As any practicing lawyer learns within about a week of beginning her career, the concept of the work/life balance is sort of a fiction. Practically speaking, there simply aren’t enough hours in the day to achieve any sort of actual, equal balance between your life and your work.

SCOTUSblog Internship

The principal focus of the internship (which is a paid one) will be assisting Tom with the “Petition of the day” and “Petitions to watch” features on the blog and maintaining the case pages. This will require roughly ten to twenty hours of work a week on a flexible work schedule, which can be accomplished remotely.  The position will begin in April, and the expected commitment would be through December 2014.

Historians Unravel the Mystery of Cryptic Lincoln Note

Historians believe they’ve unraveled the mystery of a cryptic note Lincoln penned that doesn’t identify the recipient by name and has a section clipped out. Researchers at the Papers of Abraham Lincoln project concluded Lincoln was writing to an ally to ask him to maintain a secret relationship with a political insider during the 1860 election campaign. Lincoln asked his cohort to “keep up a correspondence” with the person. The use of that phrase gave researchers their best clue. They ran it through a searchable database they are compiling of Lincoln’s papers and found several matches.

IRS Produces YouTube Video for Same-Sex Couples

The Internal Revenue Service has created a new video for YouTube that aims to provide useful tax tips for married same-sex couples.  The video is the latest addition to the IRS’s YouTube channel containing short instructional videos covering more than 100 topics, ranging from tips for victims of identity theft to taking advantage of the new simplified home office deduction. The videos have been viewed more than 5 million times.

Why Edward Snowden Chose SXSW for His First Live Video Appearance

Edward Snowden isn’t ready to come back to the U.S. in person yet, but on Monday, he will be here virtually. The NSA whistleblower will be on a South by Southwest panel with his lawyer, Ben Wizner, and ACLU technologist Chris Soghoian. Every news network in the world is salivating for a one-on-one interview with Snowden, but he instead chose to talk to a room full of technophiles in Austin.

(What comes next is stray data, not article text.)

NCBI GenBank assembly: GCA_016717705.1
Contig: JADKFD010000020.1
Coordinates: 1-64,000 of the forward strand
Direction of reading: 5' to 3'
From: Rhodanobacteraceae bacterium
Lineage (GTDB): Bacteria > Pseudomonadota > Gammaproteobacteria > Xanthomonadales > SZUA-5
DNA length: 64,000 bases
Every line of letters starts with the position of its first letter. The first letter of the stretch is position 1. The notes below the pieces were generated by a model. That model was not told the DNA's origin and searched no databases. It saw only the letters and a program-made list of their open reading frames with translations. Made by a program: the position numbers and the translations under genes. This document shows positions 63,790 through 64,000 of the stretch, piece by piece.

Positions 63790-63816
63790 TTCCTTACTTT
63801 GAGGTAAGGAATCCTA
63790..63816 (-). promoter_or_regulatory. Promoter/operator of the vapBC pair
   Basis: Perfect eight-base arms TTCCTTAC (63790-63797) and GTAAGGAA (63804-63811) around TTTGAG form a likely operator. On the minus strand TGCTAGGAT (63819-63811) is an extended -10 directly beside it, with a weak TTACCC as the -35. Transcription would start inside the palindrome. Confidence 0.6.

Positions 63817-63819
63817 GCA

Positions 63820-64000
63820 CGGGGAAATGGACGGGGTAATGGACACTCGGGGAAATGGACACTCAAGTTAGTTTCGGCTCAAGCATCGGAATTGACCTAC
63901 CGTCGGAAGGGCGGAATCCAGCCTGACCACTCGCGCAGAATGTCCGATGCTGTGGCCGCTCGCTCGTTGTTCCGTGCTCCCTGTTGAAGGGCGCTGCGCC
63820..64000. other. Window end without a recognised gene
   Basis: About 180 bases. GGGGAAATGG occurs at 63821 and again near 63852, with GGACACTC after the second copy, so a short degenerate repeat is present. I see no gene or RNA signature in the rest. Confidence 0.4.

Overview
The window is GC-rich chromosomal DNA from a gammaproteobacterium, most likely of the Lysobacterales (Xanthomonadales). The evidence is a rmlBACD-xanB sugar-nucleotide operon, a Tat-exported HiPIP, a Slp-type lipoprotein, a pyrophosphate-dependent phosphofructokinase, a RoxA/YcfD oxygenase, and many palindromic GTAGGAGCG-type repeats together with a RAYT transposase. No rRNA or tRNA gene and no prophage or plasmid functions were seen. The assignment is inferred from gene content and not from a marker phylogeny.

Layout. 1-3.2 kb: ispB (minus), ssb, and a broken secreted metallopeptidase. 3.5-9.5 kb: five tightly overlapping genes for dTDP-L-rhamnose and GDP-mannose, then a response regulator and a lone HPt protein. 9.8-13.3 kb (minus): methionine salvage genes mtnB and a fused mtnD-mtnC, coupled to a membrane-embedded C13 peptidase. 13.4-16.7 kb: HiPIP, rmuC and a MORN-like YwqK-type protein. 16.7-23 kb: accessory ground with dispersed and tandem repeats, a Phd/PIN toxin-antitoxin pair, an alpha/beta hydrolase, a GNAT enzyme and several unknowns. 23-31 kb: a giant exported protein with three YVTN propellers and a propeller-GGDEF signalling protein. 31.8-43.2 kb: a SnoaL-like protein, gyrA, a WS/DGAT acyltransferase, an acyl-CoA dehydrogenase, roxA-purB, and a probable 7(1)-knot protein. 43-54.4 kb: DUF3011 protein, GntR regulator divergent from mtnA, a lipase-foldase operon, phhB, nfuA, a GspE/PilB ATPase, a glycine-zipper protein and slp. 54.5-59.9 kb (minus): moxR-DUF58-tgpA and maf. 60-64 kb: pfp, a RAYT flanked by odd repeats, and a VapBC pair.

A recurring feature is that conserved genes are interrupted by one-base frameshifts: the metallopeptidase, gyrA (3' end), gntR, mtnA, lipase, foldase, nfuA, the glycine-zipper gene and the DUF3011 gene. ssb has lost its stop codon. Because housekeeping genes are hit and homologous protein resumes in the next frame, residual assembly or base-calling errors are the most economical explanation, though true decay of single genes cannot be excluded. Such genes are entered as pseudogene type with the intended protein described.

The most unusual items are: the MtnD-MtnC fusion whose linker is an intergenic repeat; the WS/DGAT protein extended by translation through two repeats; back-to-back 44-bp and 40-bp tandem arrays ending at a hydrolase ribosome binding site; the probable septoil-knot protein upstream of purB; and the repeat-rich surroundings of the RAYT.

Magna Carta is Coming to the Library of Congress

Today, the Library of Congress announced officially that Magna Carta is coming to the Library!  Lincoln Cathedral inLincoln, England, is loaning the Library its exemplification of a 1215 King John Magna Carta.  The historical document will be part of the exhibition, Magna Carta: Muse and Mentor, which opens November 6, 2014 and continues through January 19, 2015.  The Law Library’s very own Nathan Dorn is the curator for the exhibition.

12 Historic Bars Every Book Nerd Needs to Visit

Channel your inner literary lush by drinking where the greats drank.

U-M Law Student Diana Peloquin Talks about Her Win on ‘Jeopardy!’

U-M law and social work grad student Diana Peloquin played David to “Jeopardy!”‘s most recent incarnation of Goliath, 11 time champion Arthur Chu, on an episode that aired Wednesday night.

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Law Day 2013 – Realizing the Dream: Equality for All

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May 1st is Law Day, a national day to celebrate the rule of law and its contributions to the freedoms that Americans enjoy. The day also provides an opportunity to recognize the role of courts and in our democracy and the importance of jury service.  In 1957, Charles S. Rhyne, President of the American Bar Association lobbied for a day to celebrate our legal system.  President Dwight Eisenhower established by proclamation the first Law Day in 1958 to mark the nation’s commitment to the rule of law. In 1961, Congress issued a joint resolution designating May 1 as the official date for celebrating Law Day, which is subsequently codified (U.S. Code, Title 36, Section 113). Every president since then has issued a Law Day proclamation on May 1 to celebrate the nation’s commitment to the rule of law.

Law Day programs are designed to help people understand how the law keeps us free and how our legal system strives to achieve justice. These programs are conducted by various groups including local bar associations, courts, law libraries and schools. For example, the Library of Congress will be holding a panel discussion on the movement for civil and human rights in America. Carrie Johnson, Justice Correspondent for National Public Radio will be moderating the discussion.

This year’s theme “Realizing the Dream: Equality for All” provides an opportunity to explore the movement for civil and human rights in America and the impact it has had in promoting the ideal of equality under the law.  This year marks the 150th anniversary of the issuance of the Emancipation Proclamation, handwritten by Abraham Lincoln to end slavery in the United States and promote the idea of freedom and equality for all men. This year also marks the 50th anniversary of Martin Luther King Jr.’s “I Have a Dream” speech.  The Civil Rights Movement brought progress in eliminating discrimination based on race, religion, gender, ethnicity, national origin, age, disability and sexual orientation. This year’s Law Day provides an opportunity to focus on the work that still needs to be done to ensure equality for all.

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~Betty Thomas~